One athletic man seemed eager to answer. “That’s easy,” he said, glancing at his friend next to him. “A few years back, I finished college thinking I was a sure bet to play professional football. When it didn’t happen, I was angry. Bitterness ate at me, and I shared that bitterness with anyone who tried to help me.”
“On the second Christmas—and second season without football—I went to a Christmas play at this guy’s church,” he said, gesturing toward his friend. “Not because I wanted Jesus, but just to see my niece in her Christmas pageant. It’s hard to describe what happened because it sounds silly, but right in the middle of that kids’ play, I felt like I needed to be with those shepherds and angels meeting Jesus. When that crowd finished singing ‘Silent Night,’ I just sat there weeping.
“I got my best Christmas present ever that very night,” he said, again pointing to his friend, “when this guy sent his family home without him so he could tell me how to meet Jesus.”
It was then that his friend piped up: “And that, guys, was my best Christmas present ever.”
This Christmas, may the joyful simplicity of the story of Jesus’ birth be the story we tell to others.
Each year for several weeks around Christmas, Singapore’s tourist belt, Orchard Road, is transformed into a wonderland of lights and colors. This light-up is designed to attract tourists to spend their money at the many stores along the street during this “golden month of business.” Shoppers come to enjoy the festivities, listen to choirs sing familiar Christmas carols, and watch performers entertain.
The first Christmas “light-up” ever was not created by electrical cables, glitter, and neon lights but by “the glory of the Lord [that] shone around” (Luke 2:9). No tourists saw it, just a few simple shepherds out in their field. And it was followed by an unexpected rendition of “Glory to God in the Highest” by an angelic choir (v. 14).
The shepherds went to Bethlehem to see if what the angels said was true (v. 15). After they had confirmed it, they could not keep to themselves what they had heard and seen. “When they had seen him, they spread the word concerning what had been told them about this child” (v. 17).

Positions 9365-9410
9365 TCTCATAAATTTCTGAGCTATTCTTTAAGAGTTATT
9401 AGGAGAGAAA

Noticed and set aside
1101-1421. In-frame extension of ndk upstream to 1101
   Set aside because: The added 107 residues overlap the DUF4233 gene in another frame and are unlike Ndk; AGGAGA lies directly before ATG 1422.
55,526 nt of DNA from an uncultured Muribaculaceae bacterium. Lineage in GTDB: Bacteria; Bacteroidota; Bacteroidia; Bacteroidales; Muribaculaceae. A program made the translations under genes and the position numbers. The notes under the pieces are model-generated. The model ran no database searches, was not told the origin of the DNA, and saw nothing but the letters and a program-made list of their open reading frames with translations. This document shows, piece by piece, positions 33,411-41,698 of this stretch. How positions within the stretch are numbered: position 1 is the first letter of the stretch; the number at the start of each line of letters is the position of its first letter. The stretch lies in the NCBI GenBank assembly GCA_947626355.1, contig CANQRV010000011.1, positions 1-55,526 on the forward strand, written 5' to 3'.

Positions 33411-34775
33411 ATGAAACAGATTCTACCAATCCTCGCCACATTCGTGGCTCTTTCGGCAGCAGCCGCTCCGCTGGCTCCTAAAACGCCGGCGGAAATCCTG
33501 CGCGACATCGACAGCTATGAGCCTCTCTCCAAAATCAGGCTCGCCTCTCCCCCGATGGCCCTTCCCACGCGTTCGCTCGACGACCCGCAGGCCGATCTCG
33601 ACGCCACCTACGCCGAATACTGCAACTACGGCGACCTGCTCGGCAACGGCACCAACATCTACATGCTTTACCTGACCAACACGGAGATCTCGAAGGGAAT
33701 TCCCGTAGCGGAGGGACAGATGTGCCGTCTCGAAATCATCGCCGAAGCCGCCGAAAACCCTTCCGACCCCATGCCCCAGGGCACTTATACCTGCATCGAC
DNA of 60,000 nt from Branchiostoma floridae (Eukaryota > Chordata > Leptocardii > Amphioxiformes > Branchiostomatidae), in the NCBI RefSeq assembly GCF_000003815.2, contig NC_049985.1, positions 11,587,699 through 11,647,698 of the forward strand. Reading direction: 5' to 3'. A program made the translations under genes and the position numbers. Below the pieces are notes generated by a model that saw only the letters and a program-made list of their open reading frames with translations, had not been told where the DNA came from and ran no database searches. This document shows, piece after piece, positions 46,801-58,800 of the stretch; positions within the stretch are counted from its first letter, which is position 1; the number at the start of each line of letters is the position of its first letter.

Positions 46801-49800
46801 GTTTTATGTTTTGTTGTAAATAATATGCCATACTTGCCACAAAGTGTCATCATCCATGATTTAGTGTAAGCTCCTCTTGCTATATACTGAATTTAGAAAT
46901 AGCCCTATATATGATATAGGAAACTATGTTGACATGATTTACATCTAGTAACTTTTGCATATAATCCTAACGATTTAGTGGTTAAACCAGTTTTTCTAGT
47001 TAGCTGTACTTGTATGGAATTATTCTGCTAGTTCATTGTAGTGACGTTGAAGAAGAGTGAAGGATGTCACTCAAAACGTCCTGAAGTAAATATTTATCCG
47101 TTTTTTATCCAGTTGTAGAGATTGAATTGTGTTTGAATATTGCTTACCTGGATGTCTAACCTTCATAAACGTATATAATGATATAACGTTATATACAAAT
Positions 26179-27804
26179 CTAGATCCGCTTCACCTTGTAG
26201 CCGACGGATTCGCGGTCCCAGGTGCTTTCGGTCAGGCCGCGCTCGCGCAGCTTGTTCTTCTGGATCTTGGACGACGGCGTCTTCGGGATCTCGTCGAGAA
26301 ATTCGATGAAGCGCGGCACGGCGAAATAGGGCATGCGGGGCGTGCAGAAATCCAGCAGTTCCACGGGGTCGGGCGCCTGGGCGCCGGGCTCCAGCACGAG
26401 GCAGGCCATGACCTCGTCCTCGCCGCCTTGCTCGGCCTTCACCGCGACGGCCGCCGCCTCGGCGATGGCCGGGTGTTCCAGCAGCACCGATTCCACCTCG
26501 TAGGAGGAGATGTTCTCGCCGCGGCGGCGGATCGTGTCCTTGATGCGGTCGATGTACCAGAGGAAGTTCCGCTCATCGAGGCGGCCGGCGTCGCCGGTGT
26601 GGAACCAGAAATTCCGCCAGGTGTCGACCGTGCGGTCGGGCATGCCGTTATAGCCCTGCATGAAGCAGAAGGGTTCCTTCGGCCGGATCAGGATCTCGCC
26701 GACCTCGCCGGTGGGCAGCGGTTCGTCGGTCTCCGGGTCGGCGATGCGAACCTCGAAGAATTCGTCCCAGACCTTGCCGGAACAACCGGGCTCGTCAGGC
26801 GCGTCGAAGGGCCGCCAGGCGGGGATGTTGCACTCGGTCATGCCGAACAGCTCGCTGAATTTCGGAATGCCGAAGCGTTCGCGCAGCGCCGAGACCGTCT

Many of us have heard the Christmas story often. This Christmas, why not share the good news with others that Christ—“the true light that gives light to everyone”—has come (John 1:9).
I live in a small Mexican city where every morning and evening you can hear a distinctive cry: “Bread!” A man with a huge basket on his bike offers a great variety of fresh sweet and salty breads for sale. I used to live in a bigger city, where I had to go to the bakery to buy bread. So I enjoy having fresh bread brought to my door.
Moving from the thought of feeding physical hunger to spiritual hunger, I think of Jesus’s words: “I am the living bread that came down from heaven. Whoever eats this bread will live forever” (John 6:51).
Someone has said that evangelism is really one beggar telling another beggar where he found bread. Many of us can say, “Once I was spiritually hungry, spiritually starving because of my sins. Then I heard the good news. Someone told me where to find bread: in Jesus. And my life changed!”
Now we have the privilege and the responsibility of pointing others to this Bread of Life. We can share Jesus in our neighborhood, in our workplace, in our school, in our places of recreation. We can talk about Jesus in the waiting room, on the bus, or on the train. We can take the good news to others through doors of friendship.
Jesus is the Bread of Life. Let’s tell everybody the great news.